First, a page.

When is EC2 better choice than AWS Lambda

by INVOKE Team

AWS EC2 vs Lambda

image courtesy https://www.simform.com/

Two well known and most used AWS cloud resources are EC2 and Lambda functions. There are fans for both solutions, as well as pros and cons in using these based on your requirements and use cases. Note that, we strongly believe that no one solution fits or solves every problem . So, we are not advocating for one solution or other. There was a question on Quora a few weeks ago, which precisely touched this topic and user u\drch tried to address this question in a very well articulated manner. Most of this blog post content is his/her answer.

When we have alternative solutions available, the choice of a best solution essentially falls back to how effectively we can utilize that solution compared with others. How much value we can get out of the solution, this value in cloud computing will be money paid vs how much busy the resources are kept.

On the pure computing cost, AWS EC2 is much cheaper. The amount of money you pay to the instance compute cost will be fixed (mostly except if they are burstable) based on the type of instance. The difference is how effectively your compute capacity is used. How busy you can keep the instance.

The advantage of Lambda (and most serverless services) is that you don't pay for idle resources. If your Lambda isn't actively handling a request, you don't pay anything, whereas an idle or under-utilized EC2 instance costs you the same as one that is max'd. The purchasing options (RIs and Savings Plans) are more attractive for EC2.

Typical billing for Lambda is per GB of memory per second rate . It's not a perfect basis for comparison, but here's what that looks like compared to compute-optimized and general purpose instances.

Cost / GB / Hour - on-demand

  1. Lambda: $0.06
  2. c5: $0.0425
  3. m5: $0.012
  4. m6g:$0.0096

Cost / GB / Hour - Savings Plans 1 year All Up-front

  1. Lambda: $0.05
  2. c5: $0.0144
  3. m5: $0.0082
  4. m6g:$0.0066

So if you have a consistent load and can fully utilize one or more instances, you can get up to an 87% discount compared to Lambda, and even more with a 3-year commitment. Spot instances can be even cheaper. If you use cloud cost and resource optimization tools, your savings can be even more.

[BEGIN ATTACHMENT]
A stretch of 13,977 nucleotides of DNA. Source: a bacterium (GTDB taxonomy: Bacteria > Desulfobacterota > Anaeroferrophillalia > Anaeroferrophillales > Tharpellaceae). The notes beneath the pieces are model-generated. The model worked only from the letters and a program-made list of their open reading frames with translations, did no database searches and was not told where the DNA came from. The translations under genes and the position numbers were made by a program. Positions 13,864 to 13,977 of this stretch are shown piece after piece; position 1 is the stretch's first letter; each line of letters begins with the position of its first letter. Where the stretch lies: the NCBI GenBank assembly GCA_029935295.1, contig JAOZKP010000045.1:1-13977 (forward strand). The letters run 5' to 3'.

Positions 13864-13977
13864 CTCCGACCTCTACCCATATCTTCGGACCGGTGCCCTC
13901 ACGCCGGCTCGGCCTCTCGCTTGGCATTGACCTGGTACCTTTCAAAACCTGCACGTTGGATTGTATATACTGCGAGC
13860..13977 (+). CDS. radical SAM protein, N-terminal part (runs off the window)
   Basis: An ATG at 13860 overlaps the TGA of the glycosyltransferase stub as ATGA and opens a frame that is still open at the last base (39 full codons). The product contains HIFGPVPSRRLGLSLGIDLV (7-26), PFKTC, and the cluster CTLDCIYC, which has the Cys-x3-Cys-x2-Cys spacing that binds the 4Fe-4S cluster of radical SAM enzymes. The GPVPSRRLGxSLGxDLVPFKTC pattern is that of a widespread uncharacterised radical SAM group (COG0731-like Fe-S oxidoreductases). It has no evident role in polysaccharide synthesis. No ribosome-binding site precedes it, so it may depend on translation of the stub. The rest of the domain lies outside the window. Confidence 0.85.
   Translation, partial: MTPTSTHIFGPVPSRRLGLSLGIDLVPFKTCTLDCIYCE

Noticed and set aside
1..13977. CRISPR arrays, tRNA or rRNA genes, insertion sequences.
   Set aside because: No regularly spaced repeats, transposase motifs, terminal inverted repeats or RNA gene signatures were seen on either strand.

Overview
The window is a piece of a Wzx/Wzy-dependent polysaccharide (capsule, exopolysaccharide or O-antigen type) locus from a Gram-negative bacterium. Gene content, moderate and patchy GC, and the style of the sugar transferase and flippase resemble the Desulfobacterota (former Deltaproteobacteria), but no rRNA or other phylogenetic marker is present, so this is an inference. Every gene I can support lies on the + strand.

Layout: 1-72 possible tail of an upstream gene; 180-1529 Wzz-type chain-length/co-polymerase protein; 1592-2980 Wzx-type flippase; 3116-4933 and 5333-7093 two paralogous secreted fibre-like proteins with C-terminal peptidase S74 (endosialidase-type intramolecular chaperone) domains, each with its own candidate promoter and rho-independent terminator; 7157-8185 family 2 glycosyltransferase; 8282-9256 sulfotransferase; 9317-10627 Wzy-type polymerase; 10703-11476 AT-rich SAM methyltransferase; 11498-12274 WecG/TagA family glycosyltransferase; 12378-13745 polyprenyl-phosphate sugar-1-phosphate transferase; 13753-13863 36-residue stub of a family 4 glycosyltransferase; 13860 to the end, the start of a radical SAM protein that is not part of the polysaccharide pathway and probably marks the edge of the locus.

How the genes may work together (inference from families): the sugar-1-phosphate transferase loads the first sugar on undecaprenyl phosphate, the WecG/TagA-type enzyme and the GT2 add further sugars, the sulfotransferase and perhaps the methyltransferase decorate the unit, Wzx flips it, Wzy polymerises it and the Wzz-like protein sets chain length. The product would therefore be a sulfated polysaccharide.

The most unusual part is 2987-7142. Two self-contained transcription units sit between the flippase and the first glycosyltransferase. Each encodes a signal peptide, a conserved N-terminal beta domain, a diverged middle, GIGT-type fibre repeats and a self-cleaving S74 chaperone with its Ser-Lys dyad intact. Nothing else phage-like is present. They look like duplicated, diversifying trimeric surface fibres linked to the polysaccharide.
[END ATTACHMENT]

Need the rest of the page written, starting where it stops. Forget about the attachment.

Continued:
For example, you can introduce dynamic start/stop the instance solutions instead of using schedulers to keep the resource uptime to only when they are needed, like Lambda. This will eliminate idle resource costs and you get the bill for the time your instance is being used. If you start using spot instances with these on-demand start and stop capabilities the cost of running will be a lot lesser than using Lambda.

So when Lambda could be a good choice? Lambda shines on workloads that need to scale quickly (“quickly” here could be context dependent and some users not happy with this latency too, there are a lot of debates over the internet on Lambda and keeping it warm and other approaches, which are not point of discussion to this topic). A typical EC2 setup is going to be taking metrics every 5 minutes and scale up when it's had 2 or 3 of those that are over a threshold, which means you're starting to scale up after 15 minutes of increasing load. For large systems or systems that can scale gradually, this is ok.

Lambda can scale from zero to 1000 or 3000 concurrent requests in seconds (depending on the region), and from there add an additional 500 concurrency every minute, without you having to add any metrics, monitoring, or logic. The costs scale down instantly when the load subsides, whereas your scaling-in on EC2 is usually gradual and conservative, so you end up with a lot of under-utilized instances during that time.

If you are using Lambda as service layer for user interface, few other things to point out are:

  1. Lambda has a per request price, and so do the services you'll probably use in front of it (API Gateway, CloudFront) could also add up to the cost.
  2. Lamba bills for 100ms even if the request is < 100ms. If your functions are returning cached or computed responses that are more in the 10-20ms range, you could be paying a LOT more than you would on EC2.

In summary, Lambda and EC2 have their own place in the computing world. Cost savings perspective EC2 could give you more, if can optimally use the capacity otherwise you need to carefully examine to pick the best one fits your need.